Using Sensors on Biogeochemical APEX Profiling Floats: Pre-deployment Characterization and Calibration of MBARI Built Deep-Sea-Durafet pH and ISUS NO3 Sensors

Peter M Walz, Carole M Sakamoto, Luke Coletti, Yuichiro Takeshita and Kenneth S Johnson, Monterey Bay Aquarium Research Institute, Moss Landing, CA, United States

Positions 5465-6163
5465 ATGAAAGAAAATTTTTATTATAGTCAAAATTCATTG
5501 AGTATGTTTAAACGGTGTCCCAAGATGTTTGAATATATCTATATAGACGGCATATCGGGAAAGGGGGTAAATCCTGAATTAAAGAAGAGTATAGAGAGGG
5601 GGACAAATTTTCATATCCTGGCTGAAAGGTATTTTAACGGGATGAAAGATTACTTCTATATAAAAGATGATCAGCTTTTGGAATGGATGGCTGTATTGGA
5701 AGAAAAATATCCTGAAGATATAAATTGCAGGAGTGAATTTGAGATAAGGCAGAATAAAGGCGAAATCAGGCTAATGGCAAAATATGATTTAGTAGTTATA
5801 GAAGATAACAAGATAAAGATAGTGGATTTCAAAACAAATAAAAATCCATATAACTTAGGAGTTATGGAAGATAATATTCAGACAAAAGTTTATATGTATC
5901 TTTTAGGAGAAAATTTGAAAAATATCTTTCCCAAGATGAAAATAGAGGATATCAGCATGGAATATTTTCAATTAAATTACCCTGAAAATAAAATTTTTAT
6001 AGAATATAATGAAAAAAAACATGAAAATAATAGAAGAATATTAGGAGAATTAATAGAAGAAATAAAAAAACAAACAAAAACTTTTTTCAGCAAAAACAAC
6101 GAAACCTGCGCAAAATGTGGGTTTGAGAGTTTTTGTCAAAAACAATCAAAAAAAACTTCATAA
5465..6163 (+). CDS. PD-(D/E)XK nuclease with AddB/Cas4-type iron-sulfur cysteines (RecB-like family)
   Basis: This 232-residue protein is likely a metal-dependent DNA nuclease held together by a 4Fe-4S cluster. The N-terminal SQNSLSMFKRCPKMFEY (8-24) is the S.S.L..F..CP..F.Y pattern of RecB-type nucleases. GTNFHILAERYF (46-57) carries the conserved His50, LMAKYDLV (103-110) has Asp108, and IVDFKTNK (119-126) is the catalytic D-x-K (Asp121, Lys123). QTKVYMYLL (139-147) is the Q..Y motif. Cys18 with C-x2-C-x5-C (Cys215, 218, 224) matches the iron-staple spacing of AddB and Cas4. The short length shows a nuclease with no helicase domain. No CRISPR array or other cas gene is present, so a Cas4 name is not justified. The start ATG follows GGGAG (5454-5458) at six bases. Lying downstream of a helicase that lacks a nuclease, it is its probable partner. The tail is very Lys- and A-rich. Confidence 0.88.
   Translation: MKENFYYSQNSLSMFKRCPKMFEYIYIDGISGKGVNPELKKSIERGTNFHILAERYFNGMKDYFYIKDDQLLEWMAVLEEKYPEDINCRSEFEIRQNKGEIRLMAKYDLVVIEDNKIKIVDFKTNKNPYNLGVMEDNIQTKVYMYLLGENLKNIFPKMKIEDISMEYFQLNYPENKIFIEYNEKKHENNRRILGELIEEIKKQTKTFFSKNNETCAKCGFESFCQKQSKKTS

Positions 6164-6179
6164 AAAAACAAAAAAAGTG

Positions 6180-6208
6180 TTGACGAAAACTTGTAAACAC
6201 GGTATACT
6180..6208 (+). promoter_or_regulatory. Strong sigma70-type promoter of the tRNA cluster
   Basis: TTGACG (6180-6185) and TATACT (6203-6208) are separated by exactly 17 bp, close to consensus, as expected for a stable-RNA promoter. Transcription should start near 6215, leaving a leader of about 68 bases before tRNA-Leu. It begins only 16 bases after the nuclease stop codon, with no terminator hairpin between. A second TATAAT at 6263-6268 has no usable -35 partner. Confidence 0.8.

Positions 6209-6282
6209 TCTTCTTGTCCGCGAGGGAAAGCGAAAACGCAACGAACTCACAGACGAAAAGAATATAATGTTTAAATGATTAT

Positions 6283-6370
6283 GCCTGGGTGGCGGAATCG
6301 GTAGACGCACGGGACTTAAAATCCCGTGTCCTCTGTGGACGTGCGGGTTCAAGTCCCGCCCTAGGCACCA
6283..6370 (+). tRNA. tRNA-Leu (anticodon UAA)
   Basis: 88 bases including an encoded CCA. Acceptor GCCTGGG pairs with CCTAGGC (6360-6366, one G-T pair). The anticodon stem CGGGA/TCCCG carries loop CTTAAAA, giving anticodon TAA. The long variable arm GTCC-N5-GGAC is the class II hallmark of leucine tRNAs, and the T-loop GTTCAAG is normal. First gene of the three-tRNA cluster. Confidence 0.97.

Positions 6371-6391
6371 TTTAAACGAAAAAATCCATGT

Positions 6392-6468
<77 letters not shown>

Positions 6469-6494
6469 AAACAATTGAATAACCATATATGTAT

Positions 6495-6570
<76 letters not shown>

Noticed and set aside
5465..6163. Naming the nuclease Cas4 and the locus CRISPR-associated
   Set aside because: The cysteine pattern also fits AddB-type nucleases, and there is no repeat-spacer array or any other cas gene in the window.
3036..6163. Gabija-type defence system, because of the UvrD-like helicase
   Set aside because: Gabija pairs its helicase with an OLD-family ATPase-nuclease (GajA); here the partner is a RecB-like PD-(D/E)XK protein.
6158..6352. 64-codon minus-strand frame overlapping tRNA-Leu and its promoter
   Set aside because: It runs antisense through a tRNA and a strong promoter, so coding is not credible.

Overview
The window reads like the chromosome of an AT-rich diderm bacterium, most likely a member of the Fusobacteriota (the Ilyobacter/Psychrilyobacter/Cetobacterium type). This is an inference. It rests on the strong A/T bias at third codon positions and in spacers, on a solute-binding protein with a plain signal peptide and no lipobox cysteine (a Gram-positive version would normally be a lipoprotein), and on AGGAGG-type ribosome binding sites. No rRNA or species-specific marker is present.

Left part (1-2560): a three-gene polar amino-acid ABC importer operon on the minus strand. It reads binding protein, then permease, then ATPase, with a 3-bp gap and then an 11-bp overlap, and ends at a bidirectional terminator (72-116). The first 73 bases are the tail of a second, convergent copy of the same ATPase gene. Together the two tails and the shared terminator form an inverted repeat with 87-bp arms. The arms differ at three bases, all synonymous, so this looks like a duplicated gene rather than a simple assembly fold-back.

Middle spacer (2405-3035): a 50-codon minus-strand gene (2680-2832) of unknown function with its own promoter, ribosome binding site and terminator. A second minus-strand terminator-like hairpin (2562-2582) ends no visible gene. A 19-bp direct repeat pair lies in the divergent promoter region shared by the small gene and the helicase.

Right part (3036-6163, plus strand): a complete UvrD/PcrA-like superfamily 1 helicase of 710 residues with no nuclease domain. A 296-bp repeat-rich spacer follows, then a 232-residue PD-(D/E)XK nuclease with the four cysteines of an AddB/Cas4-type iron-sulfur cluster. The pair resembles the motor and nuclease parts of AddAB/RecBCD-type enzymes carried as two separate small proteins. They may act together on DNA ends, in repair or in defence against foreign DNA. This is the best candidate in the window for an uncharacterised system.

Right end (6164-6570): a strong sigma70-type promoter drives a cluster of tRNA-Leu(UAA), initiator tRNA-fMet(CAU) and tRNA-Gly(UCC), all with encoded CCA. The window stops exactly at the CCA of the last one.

The MBARI Chemical Sensor Lab has been designing and deploying a variety of in-situ nitrate and pH sensors for many years. Recent sensor developments and engineering efforts have focused on profiling floats as the platform of choice to study and observe ocean biogeochemical processes. Through the ongoing SOCCOM (Southern Ocean Carbon and Climate, Observations and Modeling) program, we are now supporting 138 biogeochemical (BGC) profiling floats equipped with nitrate and pH, as well as oxygen and bio-optical sensors. Participation in the SOCCOM project, in addition to deployments on 70 other profiling floats throughout the world and sensor deployments on moorings and gliders, has fostered and refined our methods used during assembly, preparation, and calibration of pH and NO3 sensors. Here, we present the current process and “best practices” that MBARI has adopted for optimum sensor performance during multi-year deployments on BGC-ARGO floats. This includes lab procedures used to calibrate sensors for the high pressure and low temperature conditions typical of Argo profiling float deployments. As other autonomous platforms become available to include biogeochemical sensors (AUVs, Wave Glider, Sail Drone, etc...) we hope these sensors will become more widely available and used by the oceanographic community.